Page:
The scarcity of research in this field was acknowledged by researchers in the United Kingdom who, having collaboratively developed a theoretically based method for identifying adolescent opinion leaders for the effective ASSIST smoking prevention program assessed its validity as a method for identifying opinion leaders. In the ASSIST Programme, considerable effort was made to develop a nomination technique that would best identify peer supporters who were eligible for a variety of reasons. The resultant process relied on measures of esteem, namely, whether nominees were considered good leaders, were respected, and were looked up to. This is not dissimilar to other opinion leader identification techniques, but differed in that it was developed solely for the use of this intervention using young people’s definitions and feedback.

Diffusion theory suggests that opinion leaders should be relatively homophilous with their target population. Whereas some school-based peer education interventions have tended to recruit female “high achievers” who are favored by school staff (Frankham, 1998; Orme & Starkey, 1999), the ASSIST peer supporters represented the social diversity of the school year. Using a “whole community” nomination procedure, explicitly inviting a gender balance of the year, and encouraging school staff to allow all nominees to participate were key to this success. Given the predominance of single-sex friendship clusters identified using social network analysis, and that participants reported that boy to boy and girl to girl conversations may be the most effective, this practice is also likely to have contributed to the intervention effects observed among both sexes (Campbell et al., 2008). However, while it is probable that nominees were more able to identify with and communicate with a cross-section of students in the year group than has been the case in other peer-led interventions, we cannot assume that every peer supporter discouraged fellow students from smoking, or that those who did have conversations were equally effective in driving behavioral change.

Students were convinced that the nomination process had identified some suitable peer supporters. However, there were some reservations, some which could be addressed by providing further support during the training and follow-up sessions, for example, through developing communication skills. The nomination of smokers is perhaps an unavoidable outcome of the peer nomination process since the peer supporters had extensive social networks (Holliday et al., 2016), and an association between popularity and smoking has been identified (e.g., Pearson et al., 2006; Valente, Fujimoto, Soto, Ritt-Olson, & Unger, 2013; Valente, Unger, & Johnson, 2005). Furthermore, students who are current or previous members of smoking cliques (i.e., current or ex-smokers) are likely to be best placed to approach smoking peers (Audrey, Holliday, & Campbell, 2006). While some respondents considered that some peer supporters were unsuitable or lacked credibility, peer supporters were most likely to talk about smoking to their friends (Audrey, Holliday, & Campbell, 2006), and these may have been held in higher regard. It might therefore be unwise to withdraw students who some students identify as being inappropriate, or who appear to have less principled motivations for being involved. However, encouraging all students to participate should be assessed against the risks to the credibility of the message they are asked to deliver.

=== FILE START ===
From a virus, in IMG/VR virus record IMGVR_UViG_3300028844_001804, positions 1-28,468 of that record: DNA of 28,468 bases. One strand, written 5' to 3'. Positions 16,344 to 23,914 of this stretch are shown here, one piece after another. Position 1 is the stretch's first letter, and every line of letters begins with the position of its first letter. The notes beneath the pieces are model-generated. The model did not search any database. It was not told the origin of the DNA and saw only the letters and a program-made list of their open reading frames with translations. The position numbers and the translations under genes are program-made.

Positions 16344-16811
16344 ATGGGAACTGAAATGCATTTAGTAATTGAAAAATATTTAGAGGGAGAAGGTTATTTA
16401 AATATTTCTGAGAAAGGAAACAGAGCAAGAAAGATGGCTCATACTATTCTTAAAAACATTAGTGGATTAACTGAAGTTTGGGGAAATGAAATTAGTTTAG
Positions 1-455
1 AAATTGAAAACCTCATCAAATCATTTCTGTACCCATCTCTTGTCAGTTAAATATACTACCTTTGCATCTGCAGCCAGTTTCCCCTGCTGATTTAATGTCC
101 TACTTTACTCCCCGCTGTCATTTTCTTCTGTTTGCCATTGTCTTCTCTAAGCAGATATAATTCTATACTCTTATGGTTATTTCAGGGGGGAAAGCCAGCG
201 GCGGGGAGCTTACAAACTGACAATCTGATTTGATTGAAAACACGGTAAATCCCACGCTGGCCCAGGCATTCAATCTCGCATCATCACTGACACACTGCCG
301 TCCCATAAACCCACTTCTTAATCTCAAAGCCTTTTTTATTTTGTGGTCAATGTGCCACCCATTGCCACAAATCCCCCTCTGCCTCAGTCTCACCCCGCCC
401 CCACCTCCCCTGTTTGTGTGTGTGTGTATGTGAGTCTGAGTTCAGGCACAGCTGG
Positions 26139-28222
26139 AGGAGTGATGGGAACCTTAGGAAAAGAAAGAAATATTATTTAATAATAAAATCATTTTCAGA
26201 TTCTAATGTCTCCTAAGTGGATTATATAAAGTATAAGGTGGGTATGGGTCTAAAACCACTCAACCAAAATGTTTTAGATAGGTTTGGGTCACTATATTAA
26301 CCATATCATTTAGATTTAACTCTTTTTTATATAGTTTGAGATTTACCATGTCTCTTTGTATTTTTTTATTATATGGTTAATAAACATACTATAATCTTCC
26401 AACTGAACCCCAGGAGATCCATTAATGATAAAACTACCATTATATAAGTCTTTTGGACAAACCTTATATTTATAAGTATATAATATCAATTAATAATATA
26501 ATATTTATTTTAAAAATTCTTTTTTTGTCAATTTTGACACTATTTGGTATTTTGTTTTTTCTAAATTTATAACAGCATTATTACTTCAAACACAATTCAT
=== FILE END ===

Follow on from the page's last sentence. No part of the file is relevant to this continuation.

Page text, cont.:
The majority of students reported knowing at least one peer supporter and social network analysis demonstrated that the ASSIST nomination process identified opinion leaders from across each school year group (although there was some variation in the degree of representation between schools). This is in line with recommendations that opinion leaders should represent a diversity of social groups and supports the use of whole community nomination approaches and the inclusion of all nominees in the program. The ASSIST peer supporters were better connected and had more extensive social groups than other students in their year. They therefore had more potential to exert direct social influence, control the flow of information in their social networks, and exert influence through indirect communication, including on the intervention’s primary target group.

Research into the ASSIST nomination process provides evidence of the peer supporters’ potential to facilitate behavioral change. It does not confirm the extent to which peer supporters spoke with their friends about smoking or whether conversations led to the observed reductions in smoking uptake. It remains possible that peer supporters induced change through one, or a combination of three processes: change resulting from conversations between peer supporters and other students; change resulting from indirect communication, that is, information received from peer supporters is subsequently communicated to others; or change resulting from the modeling of non-smoking behavior, or anti-smoking values.